An aerial photo of Buddhafield's new land at Frog Mill, in the Dartmoor National ParkA group is forming in the FWBO's Newcastle Sangha to explore the development of a new land-based community and work project informed by the Dharma. The instigator of this group, Andy Parkes, writes:

“What do I mean by ‘A Right-Livelihood Land Project’? And he answers –

“A group of people brought together by specific common ideals, particularly:
• Dharma (movement towards an integrated lifestyle with more harmony between livelihood, community and Buddhist practice)
• Environmental Ethics (movement towards increased ecological sustainability)
• A wish to develop the above, by living and/or working on some land together

“A project like this is group-led and for that reason it is not possible to be specific about its nature. For example, we might buy, borrow or rent land. We might set up a charity, a co-operative or many varying businesses on the land. We may or may not live on the land, and we may each have different levels of input into this project. Personally, I would like to give my attention to the Dharma, growing trees, organic food, greenwood working, music, teaching, building a low-impact dwelling for myself and others, and being part of a community I can give to and receive from. We have different skills and will each bring our own emphasis.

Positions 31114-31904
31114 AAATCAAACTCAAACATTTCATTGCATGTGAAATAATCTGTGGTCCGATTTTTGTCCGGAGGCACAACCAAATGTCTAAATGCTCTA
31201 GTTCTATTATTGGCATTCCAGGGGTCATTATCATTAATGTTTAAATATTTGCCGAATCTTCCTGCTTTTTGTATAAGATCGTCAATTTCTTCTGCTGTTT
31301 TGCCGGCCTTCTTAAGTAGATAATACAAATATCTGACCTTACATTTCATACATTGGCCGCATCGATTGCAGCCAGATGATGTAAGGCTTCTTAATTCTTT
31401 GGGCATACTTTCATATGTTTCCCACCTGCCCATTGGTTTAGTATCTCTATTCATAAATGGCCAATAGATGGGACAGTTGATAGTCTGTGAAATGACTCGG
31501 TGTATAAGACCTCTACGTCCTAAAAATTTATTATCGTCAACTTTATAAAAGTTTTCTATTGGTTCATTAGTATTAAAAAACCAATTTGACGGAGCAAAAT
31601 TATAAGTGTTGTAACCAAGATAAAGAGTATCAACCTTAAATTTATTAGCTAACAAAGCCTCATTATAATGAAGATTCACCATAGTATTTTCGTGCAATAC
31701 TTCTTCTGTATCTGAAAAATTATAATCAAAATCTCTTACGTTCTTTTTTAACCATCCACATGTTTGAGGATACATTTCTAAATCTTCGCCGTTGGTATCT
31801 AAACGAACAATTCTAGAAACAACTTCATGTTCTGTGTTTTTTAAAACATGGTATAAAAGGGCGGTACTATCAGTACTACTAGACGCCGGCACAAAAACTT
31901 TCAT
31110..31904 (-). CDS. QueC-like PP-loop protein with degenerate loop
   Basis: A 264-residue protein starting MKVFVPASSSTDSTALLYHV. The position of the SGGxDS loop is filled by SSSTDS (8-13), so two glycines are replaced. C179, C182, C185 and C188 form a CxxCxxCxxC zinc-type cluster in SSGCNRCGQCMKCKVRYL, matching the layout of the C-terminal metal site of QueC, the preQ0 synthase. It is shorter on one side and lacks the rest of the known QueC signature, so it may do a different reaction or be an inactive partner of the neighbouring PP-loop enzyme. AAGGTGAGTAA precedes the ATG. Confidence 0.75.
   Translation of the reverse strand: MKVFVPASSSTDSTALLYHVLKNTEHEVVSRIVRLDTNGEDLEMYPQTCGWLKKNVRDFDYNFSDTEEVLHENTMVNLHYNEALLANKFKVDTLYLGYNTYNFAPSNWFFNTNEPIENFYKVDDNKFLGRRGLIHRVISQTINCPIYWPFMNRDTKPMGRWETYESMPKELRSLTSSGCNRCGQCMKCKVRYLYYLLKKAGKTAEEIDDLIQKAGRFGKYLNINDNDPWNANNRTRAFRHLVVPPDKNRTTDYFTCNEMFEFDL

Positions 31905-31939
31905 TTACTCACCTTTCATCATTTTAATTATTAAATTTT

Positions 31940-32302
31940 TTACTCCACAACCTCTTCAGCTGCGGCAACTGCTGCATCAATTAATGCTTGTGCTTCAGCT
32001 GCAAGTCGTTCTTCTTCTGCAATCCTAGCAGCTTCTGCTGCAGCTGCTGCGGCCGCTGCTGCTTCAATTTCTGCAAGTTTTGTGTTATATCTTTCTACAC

Why ‘A Right-Livelihood Land Project’
“Dharma is precious! It feeds us, and points the way to spiritual freedom. Spiritual development and ecological sustainability require a sustained commitment that is often not understood and resisted by our society. Keeping our ethical precepts, preparing ourselves for practice is more challenging when the way in which we support ourselves is replete with subtle (and sometimes not so subtle) contradictions to our beliefs. Land is precious in as much as, it feeds us and unobstructed access to it can lead to a high degree of practical freedom, resulting in less consumerism, more sharing and a responsible relationship to the earth. With practical freedom comes the ability to develop an integrated lifestyle, in which all of our activities can be conducive to spiritual development (Dharma), supporting ourselves in an ecologically sustainable way, and supporting our Buddhist (Sangha) and local community.

“Initially the group will be about getting to know each other and our interests in light of this project, and to see if and how we want to work together as a group. The timescale for developing this project is over months and years. Consolidating the group may take a long time, so don’t be immediately discouraged if you are interested but feel unprepared.”

If you are interested in the project but live outside Newcastle, please feel free to contact Andy at:

The photograph shows Buddhafield's new land at Frog Mill, in the Dartmoor National Park.